Statistical Machine Translation Code-Buster

by Translation Guy on November 21, 2011
14 comments

The thing with 18th Century ophthalmological societies in the Holy Roman Empire, or at least all the secret ones, is that they wrote everything in secret code. So secret, that generations of cryptographers have been unable to decrypt the writings of these eye-surgery-obsessed secret-code-writers for the last several centuries.  Because their code was uncrackable, there writings were mute testimony to an unknown mystery.

The Copiale Cipher, a hand-lettered 105-page manuscript from the late 18th century was “discovered in an academic archive in the former East Germany after the Cold War, The elaborately bound volume of gold and green brocade paper holds 75,000 characters, a perplexing mix of mysterious symbols and Roman letters. The name comes from one of only two non-coded inscriptions in the document.”

Kevin Knight, an IT scientist at the USC, worked with Beata Megyesi and Christiane Schaefer of Uppsala U in Sweden to finally crack the code using statistics-based translation techniques.

They ran into lots of dead ends trying to find their way through a maze of misleading script. At first they assumed that all the meaning was in the Roman script and disregarded the crazy made-up characters. Turns out they were 180 degrees off. The familiar Roman letters were a blind, only place markers to show the spaces between words. All the meaning resided in the crazy characters the coders had compiled.

The first task of the researchers was to digitize the handwritten script with its  mix of familiar and made-up symbols unique to the code, looking something like this, which was then transcribed in ABCs, like so:

pi oh j v hd tri arr eh three c. ah ni arr lam uh b lip uu r o.. zs

This code consisted of 90 different characters, including 26 plain old letters. Once the count was tabulated, the researchers looked at character frequencies to guess a symbol’s meaning in German. They total the number of occurrence of each character in the text. Then they looked at the relationship between the characters as they occurred. Patterns were beginning to emerge.

By looking at the relationships between the occurrences of letters in German and knowing that in German, C is almost always followed by H, similar to the QU pattern in English, but with much greater frequency. Then on to CHT, and then the code characters began to fall like German dominos.

Check out the paper for the details. Very similar to some of the automation work we do in translation, part of the same discipline, really. Experts think Knight and company have a good method that can be applied to other secret codes, and Knight is good to go.

“There are these books and ancient languages of real historical value that contain historical information that we just can’t get out yet, and that’s of interest to a lot of people,” Knight says.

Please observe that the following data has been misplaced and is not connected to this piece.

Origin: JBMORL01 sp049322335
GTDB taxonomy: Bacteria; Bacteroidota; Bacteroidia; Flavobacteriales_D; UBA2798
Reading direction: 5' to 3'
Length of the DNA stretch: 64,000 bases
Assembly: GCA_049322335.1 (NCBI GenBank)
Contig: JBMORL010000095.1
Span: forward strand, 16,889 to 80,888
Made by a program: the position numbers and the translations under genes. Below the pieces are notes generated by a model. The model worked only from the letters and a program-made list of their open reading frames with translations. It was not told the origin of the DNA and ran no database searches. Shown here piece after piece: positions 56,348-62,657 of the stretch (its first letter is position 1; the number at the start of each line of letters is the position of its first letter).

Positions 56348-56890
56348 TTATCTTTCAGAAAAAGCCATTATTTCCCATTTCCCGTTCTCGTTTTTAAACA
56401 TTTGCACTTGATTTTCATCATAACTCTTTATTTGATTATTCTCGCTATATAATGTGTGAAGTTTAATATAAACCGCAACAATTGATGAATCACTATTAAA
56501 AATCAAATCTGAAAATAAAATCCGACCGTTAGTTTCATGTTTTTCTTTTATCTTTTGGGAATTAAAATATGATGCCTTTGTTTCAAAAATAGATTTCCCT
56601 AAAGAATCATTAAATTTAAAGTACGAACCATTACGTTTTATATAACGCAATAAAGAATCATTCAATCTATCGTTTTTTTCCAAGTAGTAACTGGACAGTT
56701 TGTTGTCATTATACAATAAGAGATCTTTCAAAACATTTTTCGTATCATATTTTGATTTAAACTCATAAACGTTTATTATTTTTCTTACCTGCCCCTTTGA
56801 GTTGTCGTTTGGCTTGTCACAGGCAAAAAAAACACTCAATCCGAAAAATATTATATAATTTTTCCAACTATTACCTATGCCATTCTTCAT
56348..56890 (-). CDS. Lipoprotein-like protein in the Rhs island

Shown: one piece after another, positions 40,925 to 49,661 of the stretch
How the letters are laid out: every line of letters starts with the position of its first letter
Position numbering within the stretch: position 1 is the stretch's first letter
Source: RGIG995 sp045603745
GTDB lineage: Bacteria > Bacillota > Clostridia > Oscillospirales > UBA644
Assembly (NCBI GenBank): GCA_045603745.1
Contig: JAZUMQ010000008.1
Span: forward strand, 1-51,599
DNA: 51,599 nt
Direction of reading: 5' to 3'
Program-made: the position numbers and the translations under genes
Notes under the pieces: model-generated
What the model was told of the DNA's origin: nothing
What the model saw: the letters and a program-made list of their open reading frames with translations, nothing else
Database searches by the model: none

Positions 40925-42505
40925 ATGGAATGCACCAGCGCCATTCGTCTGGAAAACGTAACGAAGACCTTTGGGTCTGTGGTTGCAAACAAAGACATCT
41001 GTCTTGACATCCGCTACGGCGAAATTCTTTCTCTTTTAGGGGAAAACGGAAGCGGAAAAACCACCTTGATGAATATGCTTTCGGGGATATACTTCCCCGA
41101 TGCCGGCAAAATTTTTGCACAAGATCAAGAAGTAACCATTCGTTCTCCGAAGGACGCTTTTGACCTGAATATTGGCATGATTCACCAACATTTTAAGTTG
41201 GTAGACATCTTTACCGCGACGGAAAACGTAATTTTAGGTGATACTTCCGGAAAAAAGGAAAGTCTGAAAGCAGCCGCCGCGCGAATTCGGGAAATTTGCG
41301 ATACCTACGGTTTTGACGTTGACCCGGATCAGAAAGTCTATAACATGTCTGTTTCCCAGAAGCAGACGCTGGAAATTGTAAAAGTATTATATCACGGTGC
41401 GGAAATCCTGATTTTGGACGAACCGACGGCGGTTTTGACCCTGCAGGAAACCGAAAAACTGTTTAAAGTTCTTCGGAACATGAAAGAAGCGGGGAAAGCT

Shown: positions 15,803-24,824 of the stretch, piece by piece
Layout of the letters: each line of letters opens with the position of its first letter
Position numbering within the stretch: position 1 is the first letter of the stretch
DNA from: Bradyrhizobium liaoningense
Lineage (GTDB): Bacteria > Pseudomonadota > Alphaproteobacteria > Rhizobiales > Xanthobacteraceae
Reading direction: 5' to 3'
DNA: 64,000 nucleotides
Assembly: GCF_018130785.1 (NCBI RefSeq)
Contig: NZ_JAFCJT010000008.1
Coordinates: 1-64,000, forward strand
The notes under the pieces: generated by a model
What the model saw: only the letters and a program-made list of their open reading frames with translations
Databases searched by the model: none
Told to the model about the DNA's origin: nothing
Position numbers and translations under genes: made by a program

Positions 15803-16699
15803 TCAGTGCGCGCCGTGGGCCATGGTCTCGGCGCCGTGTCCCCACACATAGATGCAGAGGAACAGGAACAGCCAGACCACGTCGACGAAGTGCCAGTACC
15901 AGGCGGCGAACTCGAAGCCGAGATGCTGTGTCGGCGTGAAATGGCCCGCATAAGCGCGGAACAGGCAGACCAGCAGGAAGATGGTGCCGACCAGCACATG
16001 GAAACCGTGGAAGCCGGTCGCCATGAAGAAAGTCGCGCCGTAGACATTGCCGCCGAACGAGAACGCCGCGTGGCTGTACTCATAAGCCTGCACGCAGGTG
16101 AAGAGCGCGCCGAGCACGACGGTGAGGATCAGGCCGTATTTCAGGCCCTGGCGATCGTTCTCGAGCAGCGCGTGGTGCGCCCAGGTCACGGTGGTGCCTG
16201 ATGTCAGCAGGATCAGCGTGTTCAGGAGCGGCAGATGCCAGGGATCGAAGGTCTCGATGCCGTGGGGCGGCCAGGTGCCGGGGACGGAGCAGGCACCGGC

Knight is now interested in the Voynich manuscript but has been stymied so far. Did a post on the Yoynich a few months ago here.

Here is the USC PR video interview with Knight. Nice piece.

14 Comments

  1. garrymoore says:

    hi to all this is my first post and thought i would say hi –
    regards speak again soon
    garry

  2. Digitizing the text and letting computers help must have saved so much time. Maybe others before couldn’t figure it out because they didn’t have the aide of modern translation programs and techniques. If I did it all by hand and mind I probably would have lost interest and gave up too.

  3. Kim Sellars says:

    I sometimes wonder what it’s all for. Is it the actual information that is discovered or is it the thrill of the puzzle that get people to do this kind of translation from an unknown language. I can’t imagine that anything learned that is centuries old could actually have any impact on society today.

  4. Ian Cain says:

    Amazing how ancient things can be deciphered these days. Modern translation techniques are pretty cool.

  5. Shag Dawg says:

    There were a lot of pages in this document. I think once a part of the pattern was deciphered then it didn’t take the computers long to figure out the rest. Still, a remarkable job nonetheless.

  6. These are the kinds of things that get you a job with the CIA or the secret service. Being able to crack the code, so to speak, is a pretty amazing talent when it works.

  7. leaffan1967 says:

    I think I would have looked for patterns as well, but my brain would have stuck to the familiar Roman script. I’m not one for looking outside the box.

  8. I found the most info at wikipedia about the copiale cipher. Interesting note about the secret society initiation ceremony. – http://en.wikipedia.org/wiki/Copiale_cipher

  9. I looked into this a little more and found this link from the LA Times that gave a tiny bit more info, but not much. http://articles.latimes.com/2011/oct/26/local/la-me-usc-code-breaker-20111026

  10. Leo Lassiter says:

    I think it’s interesting that in this day and age, where people occupy most of the planet, that things like this are still discovered (found). I always think of the DaVinci Code when I hear of things like this.

  11. My question is, why would a group of people who do surgery on the eye need to hide anything? Unless that was taboo.

  12. I look at those old texts and they are so beautiful. Of course, they’re just gibberish to me, but they look nice.

  13. Millie says:

    Quite the feat. I believe others tried before him to translate this document (more like 100 pages) and were unsuccessful.

  14. May Flowers says:

    An interested qay to look at translation by Warren Weaver. Thinking all things are written in English, on in code.

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